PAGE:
Zafar argued that neither was the deputy speaker's ruling in accordance with the ECP verdict, nor was Mazari bound by it.
However, the CJP noted that the ECP verdict was brought up in yesterday's hearing as well. "Under which law is the SC bound by ECP's verdict?" he asked to which the counsel replied that there was no such law.
Meanwhile, Justice Ahsan noted that a lot of developments had occurred after the ECP verdict. The court had been assured that the run-off election would be held after the Punjab by-elections. he added.
At this, the chief justice questioned whether an objection could be raised so the hearing was halted until the apex court had announced its decision on the appeals of former lawmakers who were de-seated by the ECP. Zafar replied there was no objection to hearing those appeals first "in principle".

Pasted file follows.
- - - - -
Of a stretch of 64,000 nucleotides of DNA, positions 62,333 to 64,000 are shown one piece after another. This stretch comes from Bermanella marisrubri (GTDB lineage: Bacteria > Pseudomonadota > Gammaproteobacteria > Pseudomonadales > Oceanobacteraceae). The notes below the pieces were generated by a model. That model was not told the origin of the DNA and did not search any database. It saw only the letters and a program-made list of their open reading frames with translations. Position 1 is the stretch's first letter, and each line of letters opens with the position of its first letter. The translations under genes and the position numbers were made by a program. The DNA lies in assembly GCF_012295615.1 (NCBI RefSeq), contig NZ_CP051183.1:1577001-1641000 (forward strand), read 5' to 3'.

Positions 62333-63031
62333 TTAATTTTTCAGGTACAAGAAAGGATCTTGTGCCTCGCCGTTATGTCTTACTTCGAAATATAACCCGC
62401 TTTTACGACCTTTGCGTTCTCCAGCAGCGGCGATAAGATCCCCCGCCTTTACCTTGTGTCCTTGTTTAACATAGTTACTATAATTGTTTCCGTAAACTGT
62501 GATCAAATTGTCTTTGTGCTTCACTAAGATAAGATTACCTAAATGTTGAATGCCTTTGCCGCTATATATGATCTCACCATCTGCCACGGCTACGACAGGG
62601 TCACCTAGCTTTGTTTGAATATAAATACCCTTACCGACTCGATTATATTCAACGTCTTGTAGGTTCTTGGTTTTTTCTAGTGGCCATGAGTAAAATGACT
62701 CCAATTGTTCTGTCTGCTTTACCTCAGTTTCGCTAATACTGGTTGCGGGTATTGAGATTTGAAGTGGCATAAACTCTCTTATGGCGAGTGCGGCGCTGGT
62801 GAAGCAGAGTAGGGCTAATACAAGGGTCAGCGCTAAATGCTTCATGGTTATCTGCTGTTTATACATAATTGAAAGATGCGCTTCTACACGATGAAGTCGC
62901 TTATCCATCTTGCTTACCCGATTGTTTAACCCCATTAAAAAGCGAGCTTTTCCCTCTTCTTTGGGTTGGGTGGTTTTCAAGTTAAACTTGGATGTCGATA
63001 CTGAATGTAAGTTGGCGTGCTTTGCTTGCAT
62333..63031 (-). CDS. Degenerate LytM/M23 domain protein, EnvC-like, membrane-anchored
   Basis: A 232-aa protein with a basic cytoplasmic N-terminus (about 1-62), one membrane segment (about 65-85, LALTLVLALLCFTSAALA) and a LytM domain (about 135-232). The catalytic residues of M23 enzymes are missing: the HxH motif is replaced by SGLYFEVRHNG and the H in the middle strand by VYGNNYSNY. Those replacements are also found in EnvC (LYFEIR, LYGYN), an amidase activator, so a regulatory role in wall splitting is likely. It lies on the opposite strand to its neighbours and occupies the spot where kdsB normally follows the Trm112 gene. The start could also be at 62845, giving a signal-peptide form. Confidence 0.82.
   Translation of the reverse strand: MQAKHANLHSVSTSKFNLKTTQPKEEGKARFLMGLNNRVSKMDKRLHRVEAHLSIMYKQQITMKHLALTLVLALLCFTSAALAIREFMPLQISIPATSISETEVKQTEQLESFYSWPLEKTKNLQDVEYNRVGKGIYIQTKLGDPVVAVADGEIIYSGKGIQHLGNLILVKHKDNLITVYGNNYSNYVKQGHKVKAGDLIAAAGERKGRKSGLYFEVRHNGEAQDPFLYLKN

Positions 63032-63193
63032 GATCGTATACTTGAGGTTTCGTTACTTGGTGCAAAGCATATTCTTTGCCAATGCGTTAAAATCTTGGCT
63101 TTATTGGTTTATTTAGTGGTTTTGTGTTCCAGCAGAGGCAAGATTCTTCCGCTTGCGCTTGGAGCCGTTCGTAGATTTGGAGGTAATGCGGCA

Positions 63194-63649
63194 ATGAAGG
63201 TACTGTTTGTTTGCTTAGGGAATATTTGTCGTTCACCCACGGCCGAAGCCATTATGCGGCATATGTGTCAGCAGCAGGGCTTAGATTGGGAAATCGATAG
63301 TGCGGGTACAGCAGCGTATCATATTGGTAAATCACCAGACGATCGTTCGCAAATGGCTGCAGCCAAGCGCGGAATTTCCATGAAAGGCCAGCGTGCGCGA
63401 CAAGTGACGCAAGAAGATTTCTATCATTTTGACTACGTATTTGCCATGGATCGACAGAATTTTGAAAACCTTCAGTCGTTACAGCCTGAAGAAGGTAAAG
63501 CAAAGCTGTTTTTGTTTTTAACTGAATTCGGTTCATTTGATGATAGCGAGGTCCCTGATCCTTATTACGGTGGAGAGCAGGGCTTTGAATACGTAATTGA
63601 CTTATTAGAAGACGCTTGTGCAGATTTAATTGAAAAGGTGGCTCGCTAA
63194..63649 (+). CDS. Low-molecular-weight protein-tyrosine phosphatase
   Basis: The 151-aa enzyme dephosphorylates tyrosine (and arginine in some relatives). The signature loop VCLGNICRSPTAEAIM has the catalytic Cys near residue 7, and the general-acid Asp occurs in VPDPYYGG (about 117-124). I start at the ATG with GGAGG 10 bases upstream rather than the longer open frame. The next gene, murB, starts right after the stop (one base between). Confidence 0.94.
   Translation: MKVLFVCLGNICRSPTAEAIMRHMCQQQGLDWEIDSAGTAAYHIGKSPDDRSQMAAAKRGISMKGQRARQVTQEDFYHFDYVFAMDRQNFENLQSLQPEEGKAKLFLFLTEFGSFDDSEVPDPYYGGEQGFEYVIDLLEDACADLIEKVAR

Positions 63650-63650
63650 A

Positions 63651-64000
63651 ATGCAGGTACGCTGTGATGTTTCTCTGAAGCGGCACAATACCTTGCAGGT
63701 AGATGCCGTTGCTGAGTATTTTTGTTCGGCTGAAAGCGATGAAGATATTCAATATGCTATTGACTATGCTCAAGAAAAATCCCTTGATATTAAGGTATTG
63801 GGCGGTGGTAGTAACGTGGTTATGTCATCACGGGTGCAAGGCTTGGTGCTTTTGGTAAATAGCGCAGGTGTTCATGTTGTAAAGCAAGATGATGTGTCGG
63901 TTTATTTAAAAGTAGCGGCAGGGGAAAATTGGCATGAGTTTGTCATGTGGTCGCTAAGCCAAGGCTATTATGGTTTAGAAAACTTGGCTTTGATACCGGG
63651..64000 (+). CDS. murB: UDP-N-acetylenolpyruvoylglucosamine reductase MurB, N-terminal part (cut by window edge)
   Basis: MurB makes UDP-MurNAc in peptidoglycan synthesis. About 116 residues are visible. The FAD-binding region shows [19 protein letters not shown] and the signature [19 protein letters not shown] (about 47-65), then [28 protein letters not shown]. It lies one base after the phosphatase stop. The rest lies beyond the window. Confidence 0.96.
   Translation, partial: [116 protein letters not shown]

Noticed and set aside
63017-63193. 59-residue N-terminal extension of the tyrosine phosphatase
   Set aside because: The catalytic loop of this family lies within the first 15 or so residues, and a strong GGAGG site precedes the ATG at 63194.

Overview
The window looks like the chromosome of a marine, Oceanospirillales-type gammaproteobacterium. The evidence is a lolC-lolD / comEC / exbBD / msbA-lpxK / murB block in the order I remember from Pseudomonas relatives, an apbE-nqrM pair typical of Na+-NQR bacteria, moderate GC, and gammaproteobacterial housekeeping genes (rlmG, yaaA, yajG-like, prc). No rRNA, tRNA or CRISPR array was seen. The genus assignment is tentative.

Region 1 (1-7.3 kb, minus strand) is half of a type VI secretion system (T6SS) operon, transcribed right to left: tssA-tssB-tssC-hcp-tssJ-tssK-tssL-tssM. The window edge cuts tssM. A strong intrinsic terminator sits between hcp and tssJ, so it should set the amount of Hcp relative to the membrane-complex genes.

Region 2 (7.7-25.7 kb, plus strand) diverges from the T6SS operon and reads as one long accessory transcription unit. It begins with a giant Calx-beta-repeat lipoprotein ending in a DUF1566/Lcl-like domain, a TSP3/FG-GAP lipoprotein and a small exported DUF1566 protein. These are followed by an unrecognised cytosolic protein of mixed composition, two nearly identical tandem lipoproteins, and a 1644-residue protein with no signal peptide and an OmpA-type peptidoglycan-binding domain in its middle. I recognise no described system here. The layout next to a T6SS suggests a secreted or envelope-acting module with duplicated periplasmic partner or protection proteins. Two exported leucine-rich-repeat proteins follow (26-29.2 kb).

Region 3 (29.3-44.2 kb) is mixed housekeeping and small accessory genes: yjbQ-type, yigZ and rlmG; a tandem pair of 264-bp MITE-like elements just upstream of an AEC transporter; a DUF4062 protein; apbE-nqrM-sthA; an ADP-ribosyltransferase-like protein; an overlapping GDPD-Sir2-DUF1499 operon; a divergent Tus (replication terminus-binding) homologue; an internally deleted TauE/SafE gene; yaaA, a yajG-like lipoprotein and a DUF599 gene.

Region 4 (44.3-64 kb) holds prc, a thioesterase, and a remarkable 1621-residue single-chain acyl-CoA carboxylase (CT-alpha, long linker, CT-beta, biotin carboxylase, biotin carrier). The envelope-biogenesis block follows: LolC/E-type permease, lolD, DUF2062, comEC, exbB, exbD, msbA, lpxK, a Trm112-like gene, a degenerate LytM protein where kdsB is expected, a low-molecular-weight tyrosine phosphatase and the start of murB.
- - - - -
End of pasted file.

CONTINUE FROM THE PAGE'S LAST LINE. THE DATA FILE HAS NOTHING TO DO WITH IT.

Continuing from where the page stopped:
The chief justice noted that Advocate General Punjab Shahzad Shaukat had attempted to interpret Article 63-A in his response submitted to the court.
"The attempt is good but incorrect," Justice Bandial observed. "The matter of Article 63-A's interpretation has been settled. There is no need for further interpretation."
He noted that the question was how the deputy speaker's ruling was in line with the SC verdict. The second question was whether the party head or the parliamentary party head issued directions for voting, he added.
Additional Attorney General Amir Rehman said the SC, in its short order, had said defectors' votes would not be counted. "There was no detailed discussion about the party head and parliamentary party."
Justice Bandial then asked what the judicial ambiguity was to which Rehman replied that details had not been issued.